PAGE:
Posts Tagged ‘PIJAC’

A Little Weekend Snakehunting

Sunday, August 23rd, 2009

A writer’s work can be pretty dreary stuff, especially if what he likes to do is spend time in the field.  Sitting at a desk in the middle of summer is the worst.   But I’ve got a good story in the works so it’s got to be done.  This morning I did a little urban herpin’, which is to say I went through the news.  It has been a big week for snakes–a green mamba in Hollywood, Florida bit a cable worker (Mark Lucas of Strictly Reptiles comments), the BBC covered python hunting in the Everglades, and in mouse-sized space the St. Louis Post-Dispatch managed to grossly mis-report the goals of the reptile lobby, which supports a ban on Burmese and African rock pythons, and opposes a ban that would eliminate the keeping of appropriately-sized snakes.  And I missed this ditty about a border patrol officer smuggling leopard tortoises into the US from Tanzania.  Any guess on who his supplier was?

Finally, I always like to see how many pages it takes to get to a dead reptile in Sunday’s New York Times Magazine. This week it’s one.  On the inside cover Hermes has its “So-Kelly” bag in matte alligator.  That’s so-kelly.

Pet Python Ban?

Monday, July 27th, 2009

(Updated 7/31 below) The reptile keeping world is up in arms over a House Bill, HR 2811, which would ban all python imports.  According to PetHobbyist.com:  “Congressman Kendrick Meek of Florida has authored a bill, HR 2811 , that would ban the “species genera Python” from being imported or sold across state lines. While in response to the recent Florida death of an infant by her parents’ Burmese python, the law is written such that it appears to also ban snakes such as the ball python — an animal usually included on zoo, herp society, and pet information resources as a good snake for first time pet owners.”

Ball pythons can make good pets and there are some great overseas breeding and ranching projects of chondro and other pythons, too.  Banning all pythons will no doubt increase black market trafficking of not only pythons but of other wildlife, too, and will put legitimate reptile breeders and dealers here and abroad out of business.  There are better legislative options than a blanket ban on all pythons to improve protection of the environment, the public, and the animals.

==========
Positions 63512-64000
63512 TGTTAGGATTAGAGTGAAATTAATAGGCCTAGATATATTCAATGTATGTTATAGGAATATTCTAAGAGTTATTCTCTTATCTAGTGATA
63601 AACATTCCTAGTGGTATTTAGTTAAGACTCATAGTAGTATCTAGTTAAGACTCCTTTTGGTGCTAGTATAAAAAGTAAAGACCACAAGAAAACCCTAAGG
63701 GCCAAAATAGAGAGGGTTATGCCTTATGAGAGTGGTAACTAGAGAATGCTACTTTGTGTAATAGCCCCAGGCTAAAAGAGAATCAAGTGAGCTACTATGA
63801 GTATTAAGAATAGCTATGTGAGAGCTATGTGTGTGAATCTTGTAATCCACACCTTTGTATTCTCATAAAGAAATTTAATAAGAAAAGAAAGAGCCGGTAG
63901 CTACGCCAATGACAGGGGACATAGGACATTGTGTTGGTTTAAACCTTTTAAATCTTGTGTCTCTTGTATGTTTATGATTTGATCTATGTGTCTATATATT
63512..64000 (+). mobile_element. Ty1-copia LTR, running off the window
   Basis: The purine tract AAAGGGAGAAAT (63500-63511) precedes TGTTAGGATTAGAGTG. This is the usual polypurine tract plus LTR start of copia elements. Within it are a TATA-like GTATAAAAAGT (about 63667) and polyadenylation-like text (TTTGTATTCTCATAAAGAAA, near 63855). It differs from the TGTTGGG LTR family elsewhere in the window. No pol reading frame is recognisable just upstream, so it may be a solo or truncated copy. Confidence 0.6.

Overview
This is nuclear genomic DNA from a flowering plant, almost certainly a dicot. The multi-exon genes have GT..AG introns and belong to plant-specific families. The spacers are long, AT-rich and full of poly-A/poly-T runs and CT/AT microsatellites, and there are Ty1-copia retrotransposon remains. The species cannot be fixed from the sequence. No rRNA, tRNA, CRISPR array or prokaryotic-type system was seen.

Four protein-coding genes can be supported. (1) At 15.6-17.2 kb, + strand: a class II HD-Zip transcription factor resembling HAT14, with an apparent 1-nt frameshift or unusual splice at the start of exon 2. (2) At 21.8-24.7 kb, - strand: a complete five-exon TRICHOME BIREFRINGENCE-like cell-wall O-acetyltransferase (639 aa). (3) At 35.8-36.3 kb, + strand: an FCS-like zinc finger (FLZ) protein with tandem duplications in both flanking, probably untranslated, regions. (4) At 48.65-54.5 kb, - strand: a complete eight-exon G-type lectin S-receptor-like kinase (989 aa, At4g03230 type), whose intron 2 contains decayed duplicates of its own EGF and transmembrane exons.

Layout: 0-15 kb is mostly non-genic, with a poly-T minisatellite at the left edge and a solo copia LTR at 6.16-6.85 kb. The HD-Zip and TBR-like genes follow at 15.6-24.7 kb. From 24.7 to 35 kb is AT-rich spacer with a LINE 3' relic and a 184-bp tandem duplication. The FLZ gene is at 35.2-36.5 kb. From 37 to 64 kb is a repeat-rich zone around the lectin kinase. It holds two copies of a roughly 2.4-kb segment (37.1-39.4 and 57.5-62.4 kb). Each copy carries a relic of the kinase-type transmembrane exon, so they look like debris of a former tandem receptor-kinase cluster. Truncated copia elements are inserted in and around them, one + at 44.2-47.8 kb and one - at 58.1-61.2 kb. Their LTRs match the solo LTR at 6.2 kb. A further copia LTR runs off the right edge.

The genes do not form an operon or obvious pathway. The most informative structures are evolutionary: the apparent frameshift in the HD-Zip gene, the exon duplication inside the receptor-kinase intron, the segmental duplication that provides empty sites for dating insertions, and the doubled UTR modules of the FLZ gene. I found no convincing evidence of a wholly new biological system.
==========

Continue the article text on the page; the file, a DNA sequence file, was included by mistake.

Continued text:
Unfortunately, some leaders in the reptile industry (e.g., USARK) are lobbying Congressman Meek and others to change the bill language to ban only imports of Burmese pythons.  This is a silly proposal which ignores (more…)

Pet Python Kills Child: Time for a Change

Thursday, July 2nd, 2009

Here’s the video of the tragic event that is rocking the reptile-keeping world.

(Here’s the news story). The snake appears to be an adolescent albino Burmese python.  At 8.5 feet, it’s about the size most people who keep them like.  Fortunately, there have been very few deaths from giant pythons in the United States, but this episode underscores the lack of responsibility leaders in the reptile industry have shown in making Burmese and reticulated pythons cornerstones of the reptile trade, selling tens of thousands to teenagers and other inappropriate buyers every year. 

There has recently been some excessive state and federal legislation floating around to eliminate keeping exotic animals of any kind (a hamster is technically exotic, so is a boa constrictor and a leopard gecko).  That legislation overshoots its mark in many respects (find out more at USARK) but its genesis can be traced to many in the reptile industry–big and small–who sell reptile species totally inappropriate to the average keeper (giant pythons, anacondas, large monitor lizards, alligators, venomous).  If that’s not enough head-in-the-sand leadership, some prominent dealers regularly import from known wildlife smugglers–exporters who also traffic some of the world’s rarest plants, birds and mammals. 

It might not have been possible to avoid this terrible death, but it may well have been possible to avoid the Everglades python story, the Cape Coral Nile Monitor story, and others that seem destined to doom legitimate reptile keeping.  Leaders in the industry need to (1) stop selling giant or venomous reptiles to non-experts, (2) stop importing anything from smugglers, and (3) as we do with most wild game, stop selling commercial-scale, wild-caught reptiles, period.  Saying these things may cost me a couple friends, but I believe they are necessary in today’s world, and the right thing to do.  There is no Second Amendment protection here.  If the industry doesn’t better regulate itself, someone else surely will do it instead. And tragedies like this one will certainly continue.

If you’ve got a view on this please post it (click comments below).  And check out PIJAC and HSUS for differing views.